H1N1

Flu Season
9:23 pm
Wed January 22, 2014

St. Louis Flu Cases Down After New Year Surge

via Wikimedia Commons

After spiking in early January, cases of the flu appear to have subsided in the St. Louis area.

According to the St. Louis County Health Department, the 92 influenza-like illnesses recorded for the week ending Jan. 19 was 151 fewer than the first week of January. St. Louis City numbers for last week have yet to be released.

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Flu Deaths
7:25 pm
Fri January 10, 2014

Nine Deaths Linked To H1N1 Flu Virus

via Wikimedia Commons

Officials at Barnes-Jewish Hospital in St. Louis say nine people have died from the H1N1 flu virus, also known as swine flu, over the past six weeks. Another 35 patients were sick enough to be treated in the hospital’s intensive care unit, although, many were transported from outside the area.

Infectious Disease Physician Steven Lawrence says those who died ranged in age from their mid-20s to their mid-60s.

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Flu Vaccine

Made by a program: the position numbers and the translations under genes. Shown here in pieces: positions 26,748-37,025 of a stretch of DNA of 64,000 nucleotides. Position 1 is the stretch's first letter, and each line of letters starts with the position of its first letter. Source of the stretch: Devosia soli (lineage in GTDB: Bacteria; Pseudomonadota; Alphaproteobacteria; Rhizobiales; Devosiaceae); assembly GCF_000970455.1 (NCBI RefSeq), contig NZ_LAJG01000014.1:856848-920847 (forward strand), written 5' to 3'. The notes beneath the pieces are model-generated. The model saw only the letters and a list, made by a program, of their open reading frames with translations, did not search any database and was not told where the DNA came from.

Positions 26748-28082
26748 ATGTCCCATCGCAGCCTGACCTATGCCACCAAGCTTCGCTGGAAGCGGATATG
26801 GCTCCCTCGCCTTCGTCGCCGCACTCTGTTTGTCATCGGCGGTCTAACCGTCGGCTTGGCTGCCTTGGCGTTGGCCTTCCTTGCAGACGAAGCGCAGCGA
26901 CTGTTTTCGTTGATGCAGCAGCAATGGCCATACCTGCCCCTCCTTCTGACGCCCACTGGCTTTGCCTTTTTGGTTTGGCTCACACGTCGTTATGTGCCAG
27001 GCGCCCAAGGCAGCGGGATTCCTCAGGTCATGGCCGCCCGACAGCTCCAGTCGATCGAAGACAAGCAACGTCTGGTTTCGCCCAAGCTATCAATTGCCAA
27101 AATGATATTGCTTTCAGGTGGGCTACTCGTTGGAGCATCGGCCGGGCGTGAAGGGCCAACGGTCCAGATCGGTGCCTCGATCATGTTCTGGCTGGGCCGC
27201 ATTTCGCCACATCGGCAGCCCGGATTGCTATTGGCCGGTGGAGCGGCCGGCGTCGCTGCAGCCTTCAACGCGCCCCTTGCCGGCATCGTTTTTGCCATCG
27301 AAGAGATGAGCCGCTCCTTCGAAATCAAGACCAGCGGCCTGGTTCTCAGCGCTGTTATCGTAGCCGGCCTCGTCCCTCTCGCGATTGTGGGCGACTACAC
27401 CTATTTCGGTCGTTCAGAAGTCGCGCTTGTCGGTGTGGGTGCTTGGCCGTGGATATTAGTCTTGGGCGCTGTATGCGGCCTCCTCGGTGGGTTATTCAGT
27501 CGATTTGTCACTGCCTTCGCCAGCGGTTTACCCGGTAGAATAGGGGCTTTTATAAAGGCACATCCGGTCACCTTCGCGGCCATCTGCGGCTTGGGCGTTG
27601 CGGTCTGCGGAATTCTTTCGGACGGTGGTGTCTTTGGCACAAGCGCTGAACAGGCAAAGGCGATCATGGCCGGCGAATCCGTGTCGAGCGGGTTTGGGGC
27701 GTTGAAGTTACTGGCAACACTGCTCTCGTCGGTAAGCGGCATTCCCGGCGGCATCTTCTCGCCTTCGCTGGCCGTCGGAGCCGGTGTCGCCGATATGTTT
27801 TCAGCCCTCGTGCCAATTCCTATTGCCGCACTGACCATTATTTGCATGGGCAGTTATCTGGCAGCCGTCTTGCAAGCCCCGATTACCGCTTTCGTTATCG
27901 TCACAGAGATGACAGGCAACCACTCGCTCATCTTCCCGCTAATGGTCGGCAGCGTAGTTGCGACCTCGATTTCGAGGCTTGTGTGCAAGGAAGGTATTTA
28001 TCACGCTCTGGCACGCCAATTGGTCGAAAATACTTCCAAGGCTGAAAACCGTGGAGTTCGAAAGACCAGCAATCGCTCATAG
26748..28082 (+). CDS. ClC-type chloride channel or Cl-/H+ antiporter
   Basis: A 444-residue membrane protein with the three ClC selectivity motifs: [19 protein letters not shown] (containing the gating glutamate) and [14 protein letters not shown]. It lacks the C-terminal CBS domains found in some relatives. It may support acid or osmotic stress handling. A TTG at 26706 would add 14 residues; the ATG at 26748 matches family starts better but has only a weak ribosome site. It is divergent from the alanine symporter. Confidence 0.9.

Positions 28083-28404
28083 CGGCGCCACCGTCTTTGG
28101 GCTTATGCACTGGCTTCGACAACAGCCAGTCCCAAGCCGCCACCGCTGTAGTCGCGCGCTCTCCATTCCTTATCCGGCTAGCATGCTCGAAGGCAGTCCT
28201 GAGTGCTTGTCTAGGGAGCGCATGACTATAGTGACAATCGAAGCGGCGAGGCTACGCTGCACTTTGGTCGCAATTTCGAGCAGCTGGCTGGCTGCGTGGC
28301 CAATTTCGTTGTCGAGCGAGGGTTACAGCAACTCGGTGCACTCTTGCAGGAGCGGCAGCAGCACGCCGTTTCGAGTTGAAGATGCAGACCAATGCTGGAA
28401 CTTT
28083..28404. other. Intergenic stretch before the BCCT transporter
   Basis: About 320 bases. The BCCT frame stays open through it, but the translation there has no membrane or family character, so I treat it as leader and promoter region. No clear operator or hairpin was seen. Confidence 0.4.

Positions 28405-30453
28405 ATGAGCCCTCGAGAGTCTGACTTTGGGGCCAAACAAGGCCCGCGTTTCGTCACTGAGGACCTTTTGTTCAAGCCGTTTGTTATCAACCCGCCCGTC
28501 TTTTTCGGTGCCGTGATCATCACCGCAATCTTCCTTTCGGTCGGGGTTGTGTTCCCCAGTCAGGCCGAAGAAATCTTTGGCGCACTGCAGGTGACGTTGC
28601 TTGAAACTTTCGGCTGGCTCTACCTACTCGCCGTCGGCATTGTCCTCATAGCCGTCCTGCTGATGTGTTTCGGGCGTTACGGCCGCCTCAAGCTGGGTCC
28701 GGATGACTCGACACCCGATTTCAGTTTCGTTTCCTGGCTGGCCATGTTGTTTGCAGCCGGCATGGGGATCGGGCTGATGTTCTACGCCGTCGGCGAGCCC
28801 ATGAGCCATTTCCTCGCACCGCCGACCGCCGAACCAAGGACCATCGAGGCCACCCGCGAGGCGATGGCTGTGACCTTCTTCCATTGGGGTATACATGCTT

4:40 pm
Thu November 8, 2012

Not All St. Louis-Area EMTs Are Getting Vaccinated Against the Flu

(National Institutes of Health)

As many as a quarter of EMTs and other emergency medical personnel in the St. Louis area may not be getting annual flu vaccinations, according to a new study out of Saint Louis University.

Saint Louis University nurse researcher and study lead Terri Rebmann says many study participants had misconceptions about the flu vaccine.

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Flu Vaccine / Children's Medicine
4:40 pm
Tue August 16, 2011

SLU study: shot-spray combination may protect best for children's first flu vaccine

Children can receive their flu vaccinations via injection, as shown, or through a nasal spray.
(via Flickr/Daniel Paquet)

A new study out of Saint Louis University suggests that a child’s first doses of flu vaccine can be given as either two shots or two nasal sprays, but that giving one shot and one nasal spray may be most protective.

Lead researcher Dr. Dan Hoft says the nasal spray – which is a live vaccine – can cause wheezing. But it’s more effective than an inactivated vaccine, which is injected.

Hoft says this initial study suggests giving children one injection and one nasal spray may provide better protection against the flu, without the respiratory side effects.

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